Expanding a bit on chrisaycock's answer, and noting in particular from the abstract
In mathematical finance, solutions to obstacle problem for the elliptic Heston operator correspond to value functions for perpetual American-style options on the underlying asset.
we can see that this would be used to price those few rare cases of perpetual options.
The only traded examples I know of are perpetual convertible preferred securities, for example from Wells Fargo's offerings. Such securities are lightly traded by the market players and therefore not always analyzed using the full machinery of a stochastic vol model, even if they should be in principle.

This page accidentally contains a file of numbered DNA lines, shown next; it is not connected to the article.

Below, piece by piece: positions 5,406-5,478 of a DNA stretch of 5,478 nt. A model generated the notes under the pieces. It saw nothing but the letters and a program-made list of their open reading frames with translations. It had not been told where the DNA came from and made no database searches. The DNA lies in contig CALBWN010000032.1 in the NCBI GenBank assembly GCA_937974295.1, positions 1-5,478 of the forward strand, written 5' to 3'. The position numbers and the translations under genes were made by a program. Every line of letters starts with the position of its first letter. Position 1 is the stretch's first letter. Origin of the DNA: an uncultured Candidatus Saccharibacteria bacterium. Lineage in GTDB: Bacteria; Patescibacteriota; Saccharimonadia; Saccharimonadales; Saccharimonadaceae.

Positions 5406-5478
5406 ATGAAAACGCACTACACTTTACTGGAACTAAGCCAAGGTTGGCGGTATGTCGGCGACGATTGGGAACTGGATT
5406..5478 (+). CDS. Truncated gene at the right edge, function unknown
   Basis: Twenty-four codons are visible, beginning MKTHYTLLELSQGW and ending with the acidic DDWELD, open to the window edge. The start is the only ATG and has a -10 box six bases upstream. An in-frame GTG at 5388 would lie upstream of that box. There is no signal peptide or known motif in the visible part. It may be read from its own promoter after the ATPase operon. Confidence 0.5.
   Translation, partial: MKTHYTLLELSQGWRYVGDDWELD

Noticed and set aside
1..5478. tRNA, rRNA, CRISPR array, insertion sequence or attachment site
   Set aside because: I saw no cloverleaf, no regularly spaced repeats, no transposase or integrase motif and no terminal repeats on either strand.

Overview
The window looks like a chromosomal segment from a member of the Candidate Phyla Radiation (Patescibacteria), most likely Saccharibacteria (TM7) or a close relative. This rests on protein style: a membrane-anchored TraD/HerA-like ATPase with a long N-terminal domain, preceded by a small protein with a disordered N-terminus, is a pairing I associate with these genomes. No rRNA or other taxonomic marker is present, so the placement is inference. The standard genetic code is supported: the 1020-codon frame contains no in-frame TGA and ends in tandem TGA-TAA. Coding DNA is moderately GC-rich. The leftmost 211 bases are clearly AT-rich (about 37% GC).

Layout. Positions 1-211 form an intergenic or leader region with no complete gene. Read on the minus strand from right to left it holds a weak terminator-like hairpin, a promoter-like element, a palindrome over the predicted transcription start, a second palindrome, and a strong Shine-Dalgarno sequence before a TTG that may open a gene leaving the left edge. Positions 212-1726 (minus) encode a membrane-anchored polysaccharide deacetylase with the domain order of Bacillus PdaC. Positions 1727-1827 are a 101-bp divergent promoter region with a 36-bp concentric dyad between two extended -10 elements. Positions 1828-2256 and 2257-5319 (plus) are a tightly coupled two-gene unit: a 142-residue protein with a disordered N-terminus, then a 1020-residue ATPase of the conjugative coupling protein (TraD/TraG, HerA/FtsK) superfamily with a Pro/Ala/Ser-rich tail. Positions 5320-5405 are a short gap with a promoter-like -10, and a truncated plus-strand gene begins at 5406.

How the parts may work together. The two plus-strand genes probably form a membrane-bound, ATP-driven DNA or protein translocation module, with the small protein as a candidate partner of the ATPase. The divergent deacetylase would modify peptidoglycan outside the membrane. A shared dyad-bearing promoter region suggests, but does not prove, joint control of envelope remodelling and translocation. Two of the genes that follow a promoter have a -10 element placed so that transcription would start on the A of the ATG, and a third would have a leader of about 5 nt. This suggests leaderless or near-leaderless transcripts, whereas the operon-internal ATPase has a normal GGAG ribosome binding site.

In practice, these "perps" are so bond-like that it is often more useful to think of them as fixed-income instruments. The main concern with them is that the issuer will stop paying the dividends or change capital structure, so it is a bit ridiculous to spend one's time on a fancy stochastic vol model when all the interesting stochastic events have to do with unrelated variables such as alterations in capital structure.